Real-life programming isn't always glamorous. You're not always launching fancy new interactive features backed by weeks of marketing and hype. In fact, that's rarely the case. Instead, much of the time, we work on boring fixes and general maintenance of packages and tools that, frankly, not many people use. This is the reality. In that spirit, for season one of our new "Pull Up a Seat" series, come along as I work on extending the API for my laracasts/cypress package. We'll cover everything from the initial tinkering, all the way up to tagging a new release.
Cypress is a fantastic end-to-end testing framework. In this series, we'll learn, not just the ins and outs of Cypress, but also how it can be leveraged within a Laravel application to allow for everything from logging in, to seeding a database, to swapping environments.
Ever wonder how a front-end framework works under the hood? In this series, I (the creator of AlpineJS) will walk you through what it takes to actually build one from scratch. By the end of the series, you will learn what’s involved in creating a modern, reactive, front-end framework by actually building one yourself. It’s easier than you might think!
Many Laravel apps don’t warrant the complexity of a full front-end framework like Vue or React. In this series, we’ll walk through a handful of simple ways to add dynamic functionality to your apps. By combining various strategies, you can keep your simple Laravel stack, but still build interfaces that feel fast, fresh, and dynamic.
As you continue building new projects, you'll find yourself reaching for the same crop of components over and over again. Most websites require modals, dropdowns, tooltips, and more. While you can certainly use a UI framework, let's instead learn how to construct these components (and more) from scratch.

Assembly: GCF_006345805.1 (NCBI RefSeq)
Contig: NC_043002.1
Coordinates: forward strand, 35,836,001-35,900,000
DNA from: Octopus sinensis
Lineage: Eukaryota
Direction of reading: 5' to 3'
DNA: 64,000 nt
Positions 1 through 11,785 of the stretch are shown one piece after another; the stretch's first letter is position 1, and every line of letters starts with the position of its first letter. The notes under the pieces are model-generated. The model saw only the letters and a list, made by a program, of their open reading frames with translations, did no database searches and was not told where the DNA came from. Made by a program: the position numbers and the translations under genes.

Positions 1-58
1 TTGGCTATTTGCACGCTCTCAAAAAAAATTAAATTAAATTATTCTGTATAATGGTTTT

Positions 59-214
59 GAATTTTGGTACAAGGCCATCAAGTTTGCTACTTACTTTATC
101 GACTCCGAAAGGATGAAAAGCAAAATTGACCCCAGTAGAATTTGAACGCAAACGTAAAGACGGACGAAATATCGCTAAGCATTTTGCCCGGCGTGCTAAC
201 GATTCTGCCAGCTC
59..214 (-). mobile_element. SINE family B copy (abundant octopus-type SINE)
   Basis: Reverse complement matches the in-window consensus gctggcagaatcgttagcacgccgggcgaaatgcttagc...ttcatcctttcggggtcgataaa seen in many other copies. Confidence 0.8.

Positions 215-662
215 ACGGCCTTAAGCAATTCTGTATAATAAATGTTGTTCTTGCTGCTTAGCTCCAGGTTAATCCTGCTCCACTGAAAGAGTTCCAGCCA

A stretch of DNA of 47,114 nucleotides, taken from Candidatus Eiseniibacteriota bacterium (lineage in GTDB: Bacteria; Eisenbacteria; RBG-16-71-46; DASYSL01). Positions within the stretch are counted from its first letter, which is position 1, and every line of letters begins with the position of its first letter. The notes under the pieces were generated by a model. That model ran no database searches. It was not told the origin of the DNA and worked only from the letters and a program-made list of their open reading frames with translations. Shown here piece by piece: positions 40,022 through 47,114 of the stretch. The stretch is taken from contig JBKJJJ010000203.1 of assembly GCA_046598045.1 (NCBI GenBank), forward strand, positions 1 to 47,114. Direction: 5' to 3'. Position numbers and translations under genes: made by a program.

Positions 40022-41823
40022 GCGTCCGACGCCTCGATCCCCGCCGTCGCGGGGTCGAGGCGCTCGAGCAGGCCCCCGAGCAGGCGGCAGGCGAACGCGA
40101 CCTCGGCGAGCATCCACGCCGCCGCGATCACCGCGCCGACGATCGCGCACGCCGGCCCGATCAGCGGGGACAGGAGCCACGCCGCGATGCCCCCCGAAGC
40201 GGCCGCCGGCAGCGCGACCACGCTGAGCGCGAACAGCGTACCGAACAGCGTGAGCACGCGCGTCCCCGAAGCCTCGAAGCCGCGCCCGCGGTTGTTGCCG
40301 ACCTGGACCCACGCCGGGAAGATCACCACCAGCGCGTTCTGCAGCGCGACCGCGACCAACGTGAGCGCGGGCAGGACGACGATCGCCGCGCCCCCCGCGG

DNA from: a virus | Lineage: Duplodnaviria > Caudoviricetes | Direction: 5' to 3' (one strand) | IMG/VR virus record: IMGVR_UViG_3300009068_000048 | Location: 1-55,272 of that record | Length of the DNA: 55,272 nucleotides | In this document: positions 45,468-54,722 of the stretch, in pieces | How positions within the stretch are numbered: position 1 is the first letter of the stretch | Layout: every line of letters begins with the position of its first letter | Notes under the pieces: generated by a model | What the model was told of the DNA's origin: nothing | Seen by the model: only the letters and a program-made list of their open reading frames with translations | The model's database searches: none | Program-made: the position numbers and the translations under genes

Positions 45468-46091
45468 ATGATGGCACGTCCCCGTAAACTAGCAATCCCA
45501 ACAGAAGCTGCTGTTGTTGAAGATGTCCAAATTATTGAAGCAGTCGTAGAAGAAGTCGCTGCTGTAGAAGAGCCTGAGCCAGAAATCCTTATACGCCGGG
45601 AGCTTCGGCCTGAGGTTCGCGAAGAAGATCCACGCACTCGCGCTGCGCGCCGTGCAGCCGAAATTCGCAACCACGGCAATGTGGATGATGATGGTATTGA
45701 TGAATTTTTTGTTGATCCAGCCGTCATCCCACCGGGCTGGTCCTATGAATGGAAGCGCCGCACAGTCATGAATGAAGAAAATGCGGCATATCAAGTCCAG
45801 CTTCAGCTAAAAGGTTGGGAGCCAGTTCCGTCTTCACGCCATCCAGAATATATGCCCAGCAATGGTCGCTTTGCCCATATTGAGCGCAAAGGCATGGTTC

Vue is easily one of the most exciting additions to the front-end world in many years. With its intuitive API, and the fact that it can be applied to any type of application, it's no wonder why folks have gravitated to it as much as they have. If you'd like to jump on board, let me show you, step by step, exactly what you need to know. It's the best way to learn Vue!
Wouldn't it be great if you could alert the users of your application about important changes, without requiring that they manually refresh the page? What if an order status automatically refreshed itself? What if a thread could instantly render new incoming replies? All of this is a cinch if we leverage Laravel events, Pusher, and Laravel Echo.
A forum is a deceptively complex thing. Sure, it's made up of threads and replies, but what else might exist as part of a forum? What about profiles, or thread subscriptions, or filtering, or real-time notifications? As it turns out, a forum is the perfect project to stretch your programming muscles. In this series, we'll work together to build one with tests from A to Z.
How in the world are we supposed to unit test Vue components? Is it even possible? Why, yes. Yes it is! I'll show you the full process, step by step. Not only will you learn the necessary tooling, but we'll also review the ins and outs of testing your client-side code. Have you ever wanted to use TDD for your Vue components? I'll show you how.
In this series, we'll review HTML5 video, as well as the very popular VideoJS player. Whether you need to control playback speeds, or submit AJAX requests to your server based upon player events, or even disguise a video as an animated background, it all couldn't be simpler.
When we want to broadcast events on our server to the client, how exactly do we do that? Well, there's a number of ways to tackle it, including using a dedicated service like Pusher. However, in this mini-series, we'll wire everything up on our own, while leveraging Node, Redis, and Socket.io. Sound fun?